Obviously, market pricing changes with the news. So you can't really divorce an effort to track how the market is pricing event risk from tracking the latest news on that particular event.

But what you can do is take a snapshot in time and evaluate how risk was priced at that particular moment. Indeed that's the best anyone can do. Can you imagine how frustrating it is for analysts to try and track evolving political risk when every piece of research has to be run up the compliance flag pole before it's released?

Anyway, let's look at some interesting excerpts from a couple of new pieces out Wednesday and Thursday. Note that the following analysis builds on concepts I discussed in "Pricing Politics," "Free Money," and "This Makes Absolutely No Sense."

In those posts, I documented, in order, the extent to which European equities (NYSEARCA:FEZ) are perhaps more efficient than US markets in pricing event risk, the fact that the ISDA basis between 2003 and 2014 French sovereign CDS wasn't nearly wide enough to account for the fact that the 2003 "protection" will likely never pay no matter what happens, and the comically ridiculous fact that although € IG synthetic credit and OAT-bund spreads have become increasingly correlated, € IG spreads haven't blown out as much as they should given sovereign risk.

Let's revisit how European equities are pricing political risk. Here are some excerpts from a great Barclays note out on Wednesday (my highlights):

In line with the credit and FX risk pricing, nervousness in volatility markets appears to be driven mostly by the French elections as Mrs. Le Pen's popularity is growing. Figure 7 plots the SX5E and DAX variance spot and forward term structures as well as the corresponding V2X futures levels. Both markets are pricing a growing risk premium for the French elections as per the kink in the variance term structure and the high April V2X future.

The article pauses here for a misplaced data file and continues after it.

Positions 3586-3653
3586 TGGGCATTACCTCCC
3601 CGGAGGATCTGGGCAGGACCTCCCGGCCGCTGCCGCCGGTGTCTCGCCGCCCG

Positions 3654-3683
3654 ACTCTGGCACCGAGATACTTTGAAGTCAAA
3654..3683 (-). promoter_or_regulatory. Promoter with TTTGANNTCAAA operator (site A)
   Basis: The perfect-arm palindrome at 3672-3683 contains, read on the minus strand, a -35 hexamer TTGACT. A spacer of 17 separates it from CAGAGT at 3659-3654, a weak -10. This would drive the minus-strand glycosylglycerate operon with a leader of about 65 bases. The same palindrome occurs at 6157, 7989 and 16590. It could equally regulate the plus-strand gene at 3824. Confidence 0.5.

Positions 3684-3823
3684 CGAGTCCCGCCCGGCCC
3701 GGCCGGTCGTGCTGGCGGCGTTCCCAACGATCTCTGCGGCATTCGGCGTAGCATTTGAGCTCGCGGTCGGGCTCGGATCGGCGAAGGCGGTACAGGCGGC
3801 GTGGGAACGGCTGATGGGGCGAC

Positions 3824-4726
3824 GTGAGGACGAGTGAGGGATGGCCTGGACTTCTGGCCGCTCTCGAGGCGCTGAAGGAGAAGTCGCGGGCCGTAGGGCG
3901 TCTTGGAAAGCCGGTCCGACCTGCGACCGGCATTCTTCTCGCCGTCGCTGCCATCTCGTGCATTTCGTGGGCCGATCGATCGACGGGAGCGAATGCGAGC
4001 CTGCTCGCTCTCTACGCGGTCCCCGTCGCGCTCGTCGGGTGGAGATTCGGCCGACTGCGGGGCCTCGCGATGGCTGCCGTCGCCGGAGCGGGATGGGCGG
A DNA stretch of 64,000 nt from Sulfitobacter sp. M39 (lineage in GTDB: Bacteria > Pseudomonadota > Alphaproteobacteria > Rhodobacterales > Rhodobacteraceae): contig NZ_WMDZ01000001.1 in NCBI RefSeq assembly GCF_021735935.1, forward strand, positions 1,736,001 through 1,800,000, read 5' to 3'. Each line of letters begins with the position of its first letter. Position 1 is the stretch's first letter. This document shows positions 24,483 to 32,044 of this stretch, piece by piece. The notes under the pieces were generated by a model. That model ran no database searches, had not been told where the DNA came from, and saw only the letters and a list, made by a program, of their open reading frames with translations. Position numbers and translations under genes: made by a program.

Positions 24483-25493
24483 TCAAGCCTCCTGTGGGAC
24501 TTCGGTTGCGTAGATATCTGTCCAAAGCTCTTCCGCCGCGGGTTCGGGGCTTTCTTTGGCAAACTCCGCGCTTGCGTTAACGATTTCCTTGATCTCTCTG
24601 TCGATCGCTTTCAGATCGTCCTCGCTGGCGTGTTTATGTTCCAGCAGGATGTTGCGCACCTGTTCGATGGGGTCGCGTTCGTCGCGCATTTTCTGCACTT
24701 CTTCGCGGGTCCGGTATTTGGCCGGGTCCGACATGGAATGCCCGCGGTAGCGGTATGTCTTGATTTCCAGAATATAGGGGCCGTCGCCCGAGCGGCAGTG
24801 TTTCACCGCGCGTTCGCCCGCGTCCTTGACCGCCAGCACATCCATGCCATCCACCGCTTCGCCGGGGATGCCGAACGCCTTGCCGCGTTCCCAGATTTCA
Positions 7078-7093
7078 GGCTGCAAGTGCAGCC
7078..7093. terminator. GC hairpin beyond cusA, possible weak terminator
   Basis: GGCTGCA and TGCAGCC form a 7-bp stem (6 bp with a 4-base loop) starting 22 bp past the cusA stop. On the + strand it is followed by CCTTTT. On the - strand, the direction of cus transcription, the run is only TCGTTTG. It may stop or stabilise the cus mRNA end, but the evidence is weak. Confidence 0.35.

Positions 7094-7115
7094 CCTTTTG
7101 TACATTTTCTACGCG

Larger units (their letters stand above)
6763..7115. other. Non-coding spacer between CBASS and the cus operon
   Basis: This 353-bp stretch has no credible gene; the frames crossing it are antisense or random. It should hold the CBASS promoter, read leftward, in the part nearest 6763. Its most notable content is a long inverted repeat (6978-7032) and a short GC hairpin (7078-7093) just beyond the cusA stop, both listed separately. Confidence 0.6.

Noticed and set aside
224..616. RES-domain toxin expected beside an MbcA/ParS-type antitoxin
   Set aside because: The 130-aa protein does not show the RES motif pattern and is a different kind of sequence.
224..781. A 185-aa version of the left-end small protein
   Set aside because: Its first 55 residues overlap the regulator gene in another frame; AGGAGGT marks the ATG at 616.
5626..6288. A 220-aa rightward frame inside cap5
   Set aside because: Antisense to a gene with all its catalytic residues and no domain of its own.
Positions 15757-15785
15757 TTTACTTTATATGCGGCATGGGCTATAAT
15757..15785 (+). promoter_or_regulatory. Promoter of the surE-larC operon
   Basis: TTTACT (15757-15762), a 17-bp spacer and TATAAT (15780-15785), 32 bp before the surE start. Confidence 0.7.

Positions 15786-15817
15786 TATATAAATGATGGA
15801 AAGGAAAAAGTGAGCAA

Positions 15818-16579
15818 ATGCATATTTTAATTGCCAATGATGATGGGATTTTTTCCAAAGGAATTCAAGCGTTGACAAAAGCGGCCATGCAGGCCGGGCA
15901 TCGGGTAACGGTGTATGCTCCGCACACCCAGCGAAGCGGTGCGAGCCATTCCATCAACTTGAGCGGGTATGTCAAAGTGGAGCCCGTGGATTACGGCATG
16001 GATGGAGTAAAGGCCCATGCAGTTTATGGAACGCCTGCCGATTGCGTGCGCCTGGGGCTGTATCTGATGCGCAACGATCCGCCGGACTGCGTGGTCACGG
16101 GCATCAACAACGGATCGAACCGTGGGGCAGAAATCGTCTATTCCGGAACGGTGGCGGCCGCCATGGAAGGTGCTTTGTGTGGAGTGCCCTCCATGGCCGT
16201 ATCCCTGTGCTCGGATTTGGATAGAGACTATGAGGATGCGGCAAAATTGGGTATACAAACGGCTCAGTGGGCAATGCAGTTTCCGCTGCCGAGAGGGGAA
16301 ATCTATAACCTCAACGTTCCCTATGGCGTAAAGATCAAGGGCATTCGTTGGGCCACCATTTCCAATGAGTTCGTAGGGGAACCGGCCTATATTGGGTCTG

In fact, since 7 February, the V2X April futures took 3 vol points. Likewise, the SX5E implied excess volatility in Figure 8 moved up to 6.4% from 5.3% two weeks ago while the DAX implied excess move is 5.6% for the same maturity, up from 4.9%.

German elections are captured by the September VSTOXX futures. Although the Sep Dec 17 implied excess move priced by both the DAX and SX5E term structures moved up (3.6% vs. 3.3% for the DAX and 2.7% vs. 1.6% for the SX5E), Figure 7 shows that the September V2X future is not particularly high. This means that the volatility futures market is not pricing a risk premium for the German elections yet. However, please bear in mind that the September future is not very liquid at the moment. It only represents an open interest of 7K contracts, which compares to 100K contracts for the April future.

Okay, so as usual, don't get bogged down in the jargon.

It's probably a little late to say that. That is, you probably got bogged down in the jargon. So go back and read it again.

What you're looking at - primarily - is the kink in the term structures in Figure 7. You'll recall that in one of the posts linked above ("Pricing Politics"), we looked at the S&P implied volatility term structure, which admitted of no such kinks. The simple takeaway: That's one way to gauge how markets are pricing event risk. I argue that in the US, markets aren't doing a very good job in that regard. Now consider that and apply it to the bolded passages about the September V2X future and German elections. See? This is actually not as complicated as it sounds.